This Week in Advancement: Vladimir Nabokov, Butterfly Expert
This week, Jason Hartley explores what it means that Vladimir Nabokov, expert novelist and supposed amateur butterfly enthusiast, turns out to also have been a butterfly expert
“A writer should have the precision of a poet and the imagination of a scientist.”
- Vladimir Nabokov
As you may already know, the Russian author Vladimir Nabokov (Lolita; Pale Fire; Speak, Memory) was several thousand times smarter than you or me. Not only did he write books that few truly understand but almost everyone admires, many of his works are in English yet display a command of the language that most native-born speakers lack. In fact, I’m sure he would excoriate me for the preceding sentence.
In the literary world, only the courageous few dared question his authority when it came to language, likely fearing he would rip them to shreds like he did his friend Edmund Wilson, who thought that his knowledge of Russian was superior to Nabokov’s.
However, those in the world of lepidopterology (the study of butterflies), Nabokov was just another self-taught expert—albeit the self-taught curator of lepidoptera at the Museum of Comparative Zoology at Harvard University—whose theories were easy to dismiss. In his lifetime, he made an undeniable contribution lepidopterology but ultimately he was considered “undistinguished.”
However, since his death in 1977, scientists have gone back to his work and found a new appreciation for it. And this week, a team of scientists announced that Nabokov’s hypothesis that Polyommatus blues came to North America from Asia was correct. He published his idea about Polyommatus blues in 1945, which means that for more than 60 years, he was considered wrong, when considered at all.
Since I’m the co-creator of the Advanced Genius Theory, which seeks to explains why the later works of geniuses are deplored or ignored, this story was particularly interesting to me. One of the central arguments of the theory is that appreciation of art is subjective, but if there is such a thing as “good art,” it is likely that an accomplished artist like Orson Welles or Bruce Springsteen would know what good art is than just about anyone. But in the case of Nabokov’s butterfly hypothesis, we have someone who is respected in one field dabbling in another in which he has no formal training. He is less Bruce Springsteen and more Return of Bruno-era Bruce Willis. So what, if anything can be learned?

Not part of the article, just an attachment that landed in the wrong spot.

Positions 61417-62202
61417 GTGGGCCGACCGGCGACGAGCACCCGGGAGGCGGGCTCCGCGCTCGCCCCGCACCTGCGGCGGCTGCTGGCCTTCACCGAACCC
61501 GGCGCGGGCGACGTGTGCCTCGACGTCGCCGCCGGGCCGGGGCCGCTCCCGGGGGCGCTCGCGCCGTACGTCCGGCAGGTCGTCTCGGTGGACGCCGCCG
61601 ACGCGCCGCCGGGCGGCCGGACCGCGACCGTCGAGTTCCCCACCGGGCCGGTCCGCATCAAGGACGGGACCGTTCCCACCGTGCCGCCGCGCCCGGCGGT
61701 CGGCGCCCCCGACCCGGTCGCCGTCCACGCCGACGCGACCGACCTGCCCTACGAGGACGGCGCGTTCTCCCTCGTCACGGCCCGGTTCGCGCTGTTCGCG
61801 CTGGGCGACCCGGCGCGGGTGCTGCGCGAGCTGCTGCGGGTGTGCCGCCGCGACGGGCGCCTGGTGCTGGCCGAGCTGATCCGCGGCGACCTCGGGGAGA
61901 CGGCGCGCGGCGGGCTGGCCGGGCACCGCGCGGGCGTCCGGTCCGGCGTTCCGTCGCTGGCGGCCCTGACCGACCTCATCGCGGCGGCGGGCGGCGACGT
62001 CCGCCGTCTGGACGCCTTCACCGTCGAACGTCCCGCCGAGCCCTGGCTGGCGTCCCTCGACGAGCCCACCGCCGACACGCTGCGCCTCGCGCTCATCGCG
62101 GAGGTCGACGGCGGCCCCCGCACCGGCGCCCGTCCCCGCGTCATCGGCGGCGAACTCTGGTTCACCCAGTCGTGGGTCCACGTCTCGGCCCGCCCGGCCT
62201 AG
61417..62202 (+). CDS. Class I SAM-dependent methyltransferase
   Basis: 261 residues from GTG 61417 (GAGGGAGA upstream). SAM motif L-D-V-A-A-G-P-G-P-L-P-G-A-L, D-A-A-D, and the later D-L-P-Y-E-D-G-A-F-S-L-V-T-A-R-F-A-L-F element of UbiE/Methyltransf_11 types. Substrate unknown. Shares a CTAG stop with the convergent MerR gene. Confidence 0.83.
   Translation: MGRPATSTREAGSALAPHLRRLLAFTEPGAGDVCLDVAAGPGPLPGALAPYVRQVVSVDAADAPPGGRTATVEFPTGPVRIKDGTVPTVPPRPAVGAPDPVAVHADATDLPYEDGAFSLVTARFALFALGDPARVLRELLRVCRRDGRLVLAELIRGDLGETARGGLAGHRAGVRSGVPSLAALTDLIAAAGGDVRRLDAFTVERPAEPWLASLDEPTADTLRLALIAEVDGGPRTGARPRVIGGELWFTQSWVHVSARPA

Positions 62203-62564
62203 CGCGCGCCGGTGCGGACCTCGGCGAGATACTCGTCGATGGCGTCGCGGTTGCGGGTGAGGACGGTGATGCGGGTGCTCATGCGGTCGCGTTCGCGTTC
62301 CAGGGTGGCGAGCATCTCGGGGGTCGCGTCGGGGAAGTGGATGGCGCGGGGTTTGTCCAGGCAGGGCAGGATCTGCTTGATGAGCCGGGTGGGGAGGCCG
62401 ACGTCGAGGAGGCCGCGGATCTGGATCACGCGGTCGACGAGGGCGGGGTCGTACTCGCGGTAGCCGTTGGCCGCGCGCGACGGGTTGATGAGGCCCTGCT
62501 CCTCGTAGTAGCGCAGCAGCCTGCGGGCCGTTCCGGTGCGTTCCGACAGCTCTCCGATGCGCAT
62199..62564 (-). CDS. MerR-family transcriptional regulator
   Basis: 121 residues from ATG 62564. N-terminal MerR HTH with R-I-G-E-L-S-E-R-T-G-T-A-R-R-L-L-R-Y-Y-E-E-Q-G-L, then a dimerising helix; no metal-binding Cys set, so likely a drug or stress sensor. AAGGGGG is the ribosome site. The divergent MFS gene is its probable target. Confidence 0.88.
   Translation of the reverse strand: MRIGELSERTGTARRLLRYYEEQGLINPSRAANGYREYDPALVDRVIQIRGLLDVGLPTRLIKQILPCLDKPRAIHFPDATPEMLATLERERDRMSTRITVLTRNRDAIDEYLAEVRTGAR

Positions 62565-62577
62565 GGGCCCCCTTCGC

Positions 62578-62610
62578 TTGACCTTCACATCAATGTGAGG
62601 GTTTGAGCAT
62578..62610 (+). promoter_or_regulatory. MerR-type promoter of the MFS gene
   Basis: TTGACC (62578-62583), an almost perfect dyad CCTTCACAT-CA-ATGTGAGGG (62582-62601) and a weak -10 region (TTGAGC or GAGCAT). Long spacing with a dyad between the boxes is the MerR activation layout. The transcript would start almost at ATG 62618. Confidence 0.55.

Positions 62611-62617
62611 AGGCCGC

At first, I thought the lesson was that you shouldn’t trust experts. All the experts in the field assumed Nabokov’s hypothesis was wrong without even testing it because he was self-taught. But the Advanced Genius Theory says that you absolutely should trust experts because experts know better than nonexperts.
Then I thought the lesson was simply that you should judge someone’s work by the quality of that work rather than letting preconceptions interfere with our judgment. Only that can’t be because the reason the work of Advanced Geniuses should always be embraced is that they have been so good for so long that whatever they do is almost certainly good as well. Plus, the more Advanced their work, the less likely normal people are to see its greatness, at least until many years later. In other words, we probably shouldn’t trust our own judgment when someone else’s is clearly superior.
Briefly I believed that the lesson was that I needed to give Return of Bruno an honest try. I’ve heard a little bit of that record, but I certainly haven’t subjected it to the repeated listens necessary to understand it. For all I know, it could be fantastic: According to Amazon.com, 34 people gave the record a five-star rating. Of course, 56 people gave it one star, but great art is often polarizing, so those one-star ratings could be evidence in support of the album’s unique greatness. Still, I don’t think that is the lesson.
But now my deadline has come, and the lesson has yet to emerge from my cocoon of confusion. This was to be expected because everything having to do with Vladimir Nabokov turns out to be some kind of riddle that is beyond my capacity to solve, even as I get immense pleasure trying. If I were living in one of his novels, the lesson would probably be embedded in some kind of chess problem conceived beyond the grave.
Unfortunately, I don’t play chess, so I guess I have a date with Mr. Willis.
For more on Advancement, check out Jason’s book The Advanced Genius Theory.